Here are several simple, fun examples of icebreakers to help you take control of your class and motivate your students.
This is my story of teaching English from 2007 until 2010 in Thailand. I relive my experiences of teaching in government and private schools in the Bangkok area.
Writing is painful for many students. Some of the most reluctant writers are often English language learners. This approach to using photograph prompts has changed my ELL students’ attitude towards writing. My formerly reluctant writers now look forward to writing in their journals.
Error correction, when done properly, helps your students without them losing confidence. This article includes some simple approaches to correction of writing and speaking.
Here are 3 more fun games and activities to play with your adult ESL group! the best part is...these games can be modified to fit all levels, teens and kids included.
This article provides some tips explaining how to use technology to teach English as a Second Language. It can also be used as a plan for using tech to teach any subject.
This collection of fun games and role-play activities for English language teachers should arouse some enthusiasm after a vocabulary drill or new grammar study.
This article attempts to explain what contrastive stress is, how this type of stress occurs and shifts in sentences, how it changes the meaning in spoken English, and it consists suggestions for English language teachers how to teach contrastive stress.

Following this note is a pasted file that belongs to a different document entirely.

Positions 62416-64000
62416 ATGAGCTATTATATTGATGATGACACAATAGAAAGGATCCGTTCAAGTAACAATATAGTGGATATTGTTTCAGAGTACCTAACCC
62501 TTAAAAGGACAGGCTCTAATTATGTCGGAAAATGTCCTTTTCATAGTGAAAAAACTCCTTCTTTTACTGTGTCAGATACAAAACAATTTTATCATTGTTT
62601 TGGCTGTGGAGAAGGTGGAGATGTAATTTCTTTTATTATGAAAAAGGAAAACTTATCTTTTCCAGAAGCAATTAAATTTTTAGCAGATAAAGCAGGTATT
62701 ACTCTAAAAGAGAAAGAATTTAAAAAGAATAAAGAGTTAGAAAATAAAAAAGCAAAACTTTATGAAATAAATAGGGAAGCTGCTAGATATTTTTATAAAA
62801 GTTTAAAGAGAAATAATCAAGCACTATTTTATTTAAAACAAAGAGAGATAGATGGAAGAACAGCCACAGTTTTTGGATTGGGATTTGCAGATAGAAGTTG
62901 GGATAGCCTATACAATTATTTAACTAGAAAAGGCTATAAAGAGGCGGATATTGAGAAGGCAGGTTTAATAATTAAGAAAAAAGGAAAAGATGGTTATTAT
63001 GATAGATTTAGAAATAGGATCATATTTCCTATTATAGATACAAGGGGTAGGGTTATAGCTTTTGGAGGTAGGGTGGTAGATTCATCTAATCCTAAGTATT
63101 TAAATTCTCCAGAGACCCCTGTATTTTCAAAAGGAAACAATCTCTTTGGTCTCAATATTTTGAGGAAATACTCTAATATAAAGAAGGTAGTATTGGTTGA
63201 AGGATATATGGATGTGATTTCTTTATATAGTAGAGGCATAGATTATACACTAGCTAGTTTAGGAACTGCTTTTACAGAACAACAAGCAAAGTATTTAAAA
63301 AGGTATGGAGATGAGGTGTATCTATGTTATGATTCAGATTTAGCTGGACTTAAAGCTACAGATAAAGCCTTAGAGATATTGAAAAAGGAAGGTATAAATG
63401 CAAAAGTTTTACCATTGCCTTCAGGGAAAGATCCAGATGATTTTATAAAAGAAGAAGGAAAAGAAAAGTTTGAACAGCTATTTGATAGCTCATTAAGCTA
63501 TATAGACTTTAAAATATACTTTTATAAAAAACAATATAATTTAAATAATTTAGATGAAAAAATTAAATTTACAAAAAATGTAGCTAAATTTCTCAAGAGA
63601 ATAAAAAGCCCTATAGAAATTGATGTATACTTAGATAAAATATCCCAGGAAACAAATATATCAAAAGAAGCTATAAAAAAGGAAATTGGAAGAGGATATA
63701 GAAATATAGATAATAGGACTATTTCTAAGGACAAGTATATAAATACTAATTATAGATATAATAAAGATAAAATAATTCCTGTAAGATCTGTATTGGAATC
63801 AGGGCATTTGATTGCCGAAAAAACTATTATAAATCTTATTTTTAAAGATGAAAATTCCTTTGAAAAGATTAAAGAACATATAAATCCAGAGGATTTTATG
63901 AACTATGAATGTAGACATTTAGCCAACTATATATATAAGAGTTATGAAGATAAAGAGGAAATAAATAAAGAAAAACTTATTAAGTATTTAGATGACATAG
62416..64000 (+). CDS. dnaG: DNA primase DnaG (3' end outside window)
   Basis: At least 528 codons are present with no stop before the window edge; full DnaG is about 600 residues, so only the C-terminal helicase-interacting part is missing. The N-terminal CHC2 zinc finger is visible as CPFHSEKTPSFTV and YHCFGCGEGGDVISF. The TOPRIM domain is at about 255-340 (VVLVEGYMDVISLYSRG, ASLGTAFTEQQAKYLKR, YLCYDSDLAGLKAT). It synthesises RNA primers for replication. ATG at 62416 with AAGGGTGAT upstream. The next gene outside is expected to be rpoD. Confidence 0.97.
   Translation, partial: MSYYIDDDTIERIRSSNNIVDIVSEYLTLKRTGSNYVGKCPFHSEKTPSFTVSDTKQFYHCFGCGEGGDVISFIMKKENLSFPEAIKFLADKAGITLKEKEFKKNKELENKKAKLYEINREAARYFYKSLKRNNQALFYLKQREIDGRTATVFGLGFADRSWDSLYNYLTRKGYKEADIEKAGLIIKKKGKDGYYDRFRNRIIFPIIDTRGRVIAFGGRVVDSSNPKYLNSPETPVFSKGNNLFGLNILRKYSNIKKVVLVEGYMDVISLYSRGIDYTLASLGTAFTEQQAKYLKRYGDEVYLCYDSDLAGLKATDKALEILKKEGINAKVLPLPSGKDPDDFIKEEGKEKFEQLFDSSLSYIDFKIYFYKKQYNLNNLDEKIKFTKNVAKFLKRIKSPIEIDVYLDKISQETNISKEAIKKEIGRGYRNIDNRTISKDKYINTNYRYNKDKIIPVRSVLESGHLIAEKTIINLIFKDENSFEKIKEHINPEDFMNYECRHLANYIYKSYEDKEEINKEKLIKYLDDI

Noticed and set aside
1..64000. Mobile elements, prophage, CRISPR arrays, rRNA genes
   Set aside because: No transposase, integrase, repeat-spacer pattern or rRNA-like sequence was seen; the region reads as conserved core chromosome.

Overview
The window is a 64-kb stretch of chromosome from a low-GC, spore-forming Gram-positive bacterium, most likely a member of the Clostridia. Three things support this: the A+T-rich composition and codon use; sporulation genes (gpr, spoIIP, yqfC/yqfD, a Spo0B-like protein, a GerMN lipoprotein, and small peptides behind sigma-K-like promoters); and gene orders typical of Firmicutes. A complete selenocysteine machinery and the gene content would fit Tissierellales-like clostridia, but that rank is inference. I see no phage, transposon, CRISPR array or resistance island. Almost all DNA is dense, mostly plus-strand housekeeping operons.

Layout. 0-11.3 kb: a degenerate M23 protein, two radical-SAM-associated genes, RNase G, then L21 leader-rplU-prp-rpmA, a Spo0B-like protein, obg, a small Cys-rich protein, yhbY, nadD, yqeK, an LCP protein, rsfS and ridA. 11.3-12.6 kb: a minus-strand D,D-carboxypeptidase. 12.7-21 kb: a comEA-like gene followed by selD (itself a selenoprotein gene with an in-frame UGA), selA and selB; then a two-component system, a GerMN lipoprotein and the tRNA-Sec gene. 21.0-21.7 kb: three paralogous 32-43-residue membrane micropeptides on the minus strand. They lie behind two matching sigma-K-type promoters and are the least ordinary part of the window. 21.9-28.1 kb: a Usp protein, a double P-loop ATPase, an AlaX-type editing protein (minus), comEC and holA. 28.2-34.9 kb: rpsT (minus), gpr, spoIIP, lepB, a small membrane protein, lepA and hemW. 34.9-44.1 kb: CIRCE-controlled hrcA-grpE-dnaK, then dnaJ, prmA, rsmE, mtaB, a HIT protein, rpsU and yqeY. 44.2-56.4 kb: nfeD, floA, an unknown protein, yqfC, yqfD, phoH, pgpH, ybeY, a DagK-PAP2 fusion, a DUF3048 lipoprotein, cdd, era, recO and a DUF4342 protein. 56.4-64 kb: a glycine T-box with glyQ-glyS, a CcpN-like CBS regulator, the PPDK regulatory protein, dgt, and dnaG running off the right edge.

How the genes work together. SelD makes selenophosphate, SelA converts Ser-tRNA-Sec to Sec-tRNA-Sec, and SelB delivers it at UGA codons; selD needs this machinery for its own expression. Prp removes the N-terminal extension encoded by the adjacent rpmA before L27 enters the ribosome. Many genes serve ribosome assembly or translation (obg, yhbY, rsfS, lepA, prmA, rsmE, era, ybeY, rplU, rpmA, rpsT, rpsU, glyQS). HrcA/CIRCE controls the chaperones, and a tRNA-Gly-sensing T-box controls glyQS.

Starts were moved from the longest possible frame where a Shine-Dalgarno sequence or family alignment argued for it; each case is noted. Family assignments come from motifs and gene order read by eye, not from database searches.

Conversation classes are often unplanned and structure-less, or fall into the trap of patterned role-plays. Learn how to plan realistic and useful conversation lessons for your students.
Can the colour red make you a better player? Does it make you more attractive? Are blue pills more effective? This intriguing lesson plan will appeal to intermediate, upper and advanced levels.
Limited vocabulary is one of the greatest obstacles English language learners come up against when they read. Teaching vocabulary to ELLs must be intentional and is most effective when essential vocabulary is selected from their reading text and explicitly taught in advance. Non-ELLs benefit too!